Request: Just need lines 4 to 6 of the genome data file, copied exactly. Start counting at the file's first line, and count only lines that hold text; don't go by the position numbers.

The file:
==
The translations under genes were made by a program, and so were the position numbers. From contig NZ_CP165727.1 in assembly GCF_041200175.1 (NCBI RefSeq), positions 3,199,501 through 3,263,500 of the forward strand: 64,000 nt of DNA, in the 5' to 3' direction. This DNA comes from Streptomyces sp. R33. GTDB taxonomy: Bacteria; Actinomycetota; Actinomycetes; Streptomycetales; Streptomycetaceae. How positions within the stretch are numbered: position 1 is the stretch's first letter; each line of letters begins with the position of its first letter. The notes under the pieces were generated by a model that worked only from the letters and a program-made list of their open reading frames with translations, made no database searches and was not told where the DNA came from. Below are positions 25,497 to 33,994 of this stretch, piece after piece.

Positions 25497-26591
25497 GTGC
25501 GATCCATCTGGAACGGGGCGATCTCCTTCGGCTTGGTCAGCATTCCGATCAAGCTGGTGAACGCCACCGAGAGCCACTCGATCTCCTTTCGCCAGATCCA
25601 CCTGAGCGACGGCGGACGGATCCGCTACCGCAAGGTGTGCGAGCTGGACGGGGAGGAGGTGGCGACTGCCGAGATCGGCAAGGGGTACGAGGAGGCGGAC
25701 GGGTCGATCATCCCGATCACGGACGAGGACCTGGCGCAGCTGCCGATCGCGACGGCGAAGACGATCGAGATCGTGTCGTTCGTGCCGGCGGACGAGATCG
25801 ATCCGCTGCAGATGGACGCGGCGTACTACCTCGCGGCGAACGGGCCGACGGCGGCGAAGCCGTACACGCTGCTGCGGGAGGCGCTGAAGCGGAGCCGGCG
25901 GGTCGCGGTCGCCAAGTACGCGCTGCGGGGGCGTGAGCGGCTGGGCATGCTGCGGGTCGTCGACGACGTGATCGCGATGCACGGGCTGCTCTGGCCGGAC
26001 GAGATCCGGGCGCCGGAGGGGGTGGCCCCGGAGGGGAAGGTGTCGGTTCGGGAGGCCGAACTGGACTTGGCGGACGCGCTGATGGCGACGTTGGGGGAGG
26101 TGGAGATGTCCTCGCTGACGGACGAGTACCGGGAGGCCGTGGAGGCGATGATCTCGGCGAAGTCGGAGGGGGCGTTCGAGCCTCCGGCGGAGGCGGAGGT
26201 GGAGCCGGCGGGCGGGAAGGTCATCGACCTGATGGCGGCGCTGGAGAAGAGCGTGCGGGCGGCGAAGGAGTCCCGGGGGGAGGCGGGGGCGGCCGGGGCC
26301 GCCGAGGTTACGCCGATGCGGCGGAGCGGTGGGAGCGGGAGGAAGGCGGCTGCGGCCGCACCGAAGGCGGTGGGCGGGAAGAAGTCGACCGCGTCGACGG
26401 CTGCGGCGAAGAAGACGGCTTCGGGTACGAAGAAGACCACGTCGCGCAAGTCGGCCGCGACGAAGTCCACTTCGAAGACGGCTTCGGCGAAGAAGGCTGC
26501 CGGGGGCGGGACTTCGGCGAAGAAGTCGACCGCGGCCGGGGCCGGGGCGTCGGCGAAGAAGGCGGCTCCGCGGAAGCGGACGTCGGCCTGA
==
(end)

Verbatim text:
25501 GATCCATCTGGAACGGGGCGATCTCCTTCGGCTTGGTCAGCATTCCGATCAAGCTGGTGAACGCCACCGAGAGCCACTCGATCTCCTTTCGCCAGATCCA
25601 CCTGAGCGACGGCGGACGGATCCGCTACCGCAAGGTGTGCGAGCTGGACGGGGAGGAGGTGGCGACTGCCGAGATCGGCAAGGGGTACGAGGAGGCGGAC
25701 GGGTCGATCATCCCGATCACGGACGAGGACCTGGCGCAGCTGCCGATCGCGACGGCGAAGACGATCGAGATCGTGTCGTTCGTGCCGGCGGACGAGATCG